Those big regional entities are doing their best to turn Delta into just another suburb one parking meter at a time.
Yes, we're part of the largest metropolitan area west of Toronto, but we retain, particularly in South Delta, that small town feel. And with that comes some sensibilities that don't necessarily jibe with the rest of the Lower Mainland.
The Fraser Health Authority found that out a couple of years ago when it tried to introduce pay parking at Delta Hospital. Drivers expect to plug a meter when they visit a hospital pretty much anywhere in an increasingly congested Greater Vancouver, and health authorities expect to extract cash from those drivers, so there's a mutual understanding. It's not surprising Fraser Health thought that arrangement should extend to Delta.
That's not how it works here, however. Deltans don't pay to park at their hospital, or anywhere else for that matter, so the FHA ran headlong into civic legislation that prevented it from happening.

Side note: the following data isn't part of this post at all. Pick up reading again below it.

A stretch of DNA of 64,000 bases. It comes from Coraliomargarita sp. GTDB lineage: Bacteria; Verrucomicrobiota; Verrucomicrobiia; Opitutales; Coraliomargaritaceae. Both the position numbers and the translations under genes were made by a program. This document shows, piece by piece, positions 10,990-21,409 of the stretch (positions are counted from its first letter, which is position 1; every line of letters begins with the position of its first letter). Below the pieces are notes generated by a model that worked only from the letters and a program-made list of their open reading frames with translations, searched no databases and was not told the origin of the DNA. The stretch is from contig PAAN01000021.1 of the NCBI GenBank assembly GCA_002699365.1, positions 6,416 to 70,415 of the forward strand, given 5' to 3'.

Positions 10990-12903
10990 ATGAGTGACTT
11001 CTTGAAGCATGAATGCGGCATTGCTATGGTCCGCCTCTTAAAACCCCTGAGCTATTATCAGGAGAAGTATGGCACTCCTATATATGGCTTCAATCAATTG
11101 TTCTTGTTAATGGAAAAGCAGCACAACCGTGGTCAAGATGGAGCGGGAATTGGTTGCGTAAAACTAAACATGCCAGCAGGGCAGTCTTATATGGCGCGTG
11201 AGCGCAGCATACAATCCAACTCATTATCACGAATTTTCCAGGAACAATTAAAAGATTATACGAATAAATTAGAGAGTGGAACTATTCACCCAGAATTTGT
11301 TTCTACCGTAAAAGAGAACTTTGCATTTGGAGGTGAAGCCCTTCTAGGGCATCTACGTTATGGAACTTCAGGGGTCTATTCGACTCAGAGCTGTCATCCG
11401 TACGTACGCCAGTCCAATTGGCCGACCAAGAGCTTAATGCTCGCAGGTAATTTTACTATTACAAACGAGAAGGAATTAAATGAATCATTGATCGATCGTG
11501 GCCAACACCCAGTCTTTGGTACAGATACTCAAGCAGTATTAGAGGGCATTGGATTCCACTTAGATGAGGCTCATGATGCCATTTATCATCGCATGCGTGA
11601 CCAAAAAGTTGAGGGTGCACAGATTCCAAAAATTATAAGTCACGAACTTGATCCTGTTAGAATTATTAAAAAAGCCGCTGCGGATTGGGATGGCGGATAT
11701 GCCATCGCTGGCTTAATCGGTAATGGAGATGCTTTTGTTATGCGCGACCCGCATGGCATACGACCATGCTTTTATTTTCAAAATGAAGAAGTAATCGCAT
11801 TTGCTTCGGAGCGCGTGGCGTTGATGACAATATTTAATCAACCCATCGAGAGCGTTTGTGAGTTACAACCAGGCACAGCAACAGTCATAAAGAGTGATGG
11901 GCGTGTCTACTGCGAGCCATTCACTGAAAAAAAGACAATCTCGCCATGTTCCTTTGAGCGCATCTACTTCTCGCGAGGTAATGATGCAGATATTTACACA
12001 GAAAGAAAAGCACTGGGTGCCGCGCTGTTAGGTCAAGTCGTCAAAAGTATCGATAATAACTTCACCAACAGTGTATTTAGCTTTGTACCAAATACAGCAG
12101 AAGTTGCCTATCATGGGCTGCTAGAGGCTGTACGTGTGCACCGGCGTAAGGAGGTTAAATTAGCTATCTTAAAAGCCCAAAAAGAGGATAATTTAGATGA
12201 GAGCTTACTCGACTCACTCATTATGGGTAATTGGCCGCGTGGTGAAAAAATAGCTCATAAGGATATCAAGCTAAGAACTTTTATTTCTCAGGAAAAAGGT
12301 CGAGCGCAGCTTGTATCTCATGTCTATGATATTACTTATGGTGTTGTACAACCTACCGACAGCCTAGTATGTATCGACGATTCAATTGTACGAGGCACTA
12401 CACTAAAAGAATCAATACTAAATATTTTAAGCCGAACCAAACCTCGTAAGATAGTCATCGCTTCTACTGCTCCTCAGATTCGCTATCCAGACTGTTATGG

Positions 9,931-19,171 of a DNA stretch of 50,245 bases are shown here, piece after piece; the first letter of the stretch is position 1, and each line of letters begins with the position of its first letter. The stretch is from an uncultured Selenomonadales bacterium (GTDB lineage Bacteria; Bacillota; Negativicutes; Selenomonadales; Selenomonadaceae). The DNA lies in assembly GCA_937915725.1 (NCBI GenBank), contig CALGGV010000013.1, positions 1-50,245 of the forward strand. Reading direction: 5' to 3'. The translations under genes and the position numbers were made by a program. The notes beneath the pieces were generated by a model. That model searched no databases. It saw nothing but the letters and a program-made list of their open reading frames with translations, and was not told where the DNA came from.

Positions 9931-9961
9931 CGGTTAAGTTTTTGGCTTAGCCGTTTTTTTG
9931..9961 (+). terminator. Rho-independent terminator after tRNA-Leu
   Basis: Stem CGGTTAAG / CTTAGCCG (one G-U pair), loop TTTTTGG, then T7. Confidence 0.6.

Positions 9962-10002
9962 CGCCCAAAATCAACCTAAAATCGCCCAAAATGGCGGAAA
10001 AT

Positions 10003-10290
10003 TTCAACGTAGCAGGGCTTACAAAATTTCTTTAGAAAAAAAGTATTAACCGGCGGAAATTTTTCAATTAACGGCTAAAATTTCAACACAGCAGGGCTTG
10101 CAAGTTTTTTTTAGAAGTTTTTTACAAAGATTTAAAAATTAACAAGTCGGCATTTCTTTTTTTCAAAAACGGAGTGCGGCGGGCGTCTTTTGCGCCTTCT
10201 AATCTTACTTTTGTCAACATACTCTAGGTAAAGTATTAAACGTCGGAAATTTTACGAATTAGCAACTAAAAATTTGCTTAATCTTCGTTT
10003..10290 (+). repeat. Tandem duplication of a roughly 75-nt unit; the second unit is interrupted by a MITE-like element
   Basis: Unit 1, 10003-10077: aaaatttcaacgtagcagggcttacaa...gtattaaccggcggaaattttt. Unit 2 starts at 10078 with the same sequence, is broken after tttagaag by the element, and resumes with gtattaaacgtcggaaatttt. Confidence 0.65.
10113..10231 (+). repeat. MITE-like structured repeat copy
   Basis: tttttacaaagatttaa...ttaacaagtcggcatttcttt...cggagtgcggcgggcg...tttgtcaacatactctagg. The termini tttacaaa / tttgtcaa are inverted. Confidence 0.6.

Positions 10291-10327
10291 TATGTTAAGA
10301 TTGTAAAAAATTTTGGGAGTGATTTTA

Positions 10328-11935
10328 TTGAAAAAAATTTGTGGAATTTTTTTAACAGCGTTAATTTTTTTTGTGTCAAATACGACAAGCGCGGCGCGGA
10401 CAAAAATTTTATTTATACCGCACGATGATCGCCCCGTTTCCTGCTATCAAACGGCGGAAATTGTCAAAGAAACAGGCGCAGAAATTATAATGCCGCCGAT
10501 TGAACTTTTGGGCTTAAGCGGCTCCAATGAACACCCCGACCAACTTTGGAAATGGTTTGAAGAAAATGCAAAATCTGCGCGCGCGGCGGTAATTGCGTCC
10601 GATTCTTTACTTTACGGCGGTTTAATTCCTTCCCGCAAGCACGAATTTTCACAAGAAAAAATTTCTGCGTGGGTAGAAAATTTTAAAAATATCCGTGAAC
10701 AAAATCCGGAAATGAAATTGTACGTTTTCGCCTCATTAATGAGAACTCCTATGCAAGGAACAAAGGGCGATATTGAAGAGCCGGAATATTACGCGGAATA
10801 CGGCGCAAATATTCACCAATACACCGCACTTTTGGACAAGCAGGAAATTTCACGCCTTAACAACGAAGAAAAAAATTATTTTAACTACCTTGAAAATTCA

Now TransLink has come calling, looking to make those that use the park-and-ride lots in these parts hand over cash on a daily basis for the privilege. It, too, is done elsewhere in the region, but not so in the land of the free (parking, that is).
It looks like local politicians will be able to prevent this one as well, although it appears the lease Delta has with TransLink for the municipal-owned Ladner Exchange will have to be revised to reflect the inability of the transportation authority to charge for parking there. So while money won't come out of transit users' pockets, Delta could end up losing all or most of the $51,000 it receives annually.
I wonder how much longer Delta will be able to hold off these agencies that continue to look under every rock imaginable to generate a buck. They're only doing so in order to fund the services we require, so I suspect the justification for parking fees will do nothing but intensify in the years to come.
I imagine we'll be told the money raised through parking fees could put another bus on the road or add another position at the hospital. They'd like to improve services, they just need a way to pay for them.
Acquiescing to those demands would create a slippery slope, as well as have significant ramifications on parking elsewhere in Ladner's civic precinct, but something tells me we could soon get to that point.
It's increasingly difficult to remain a small town when big city pressures come knocking on your door.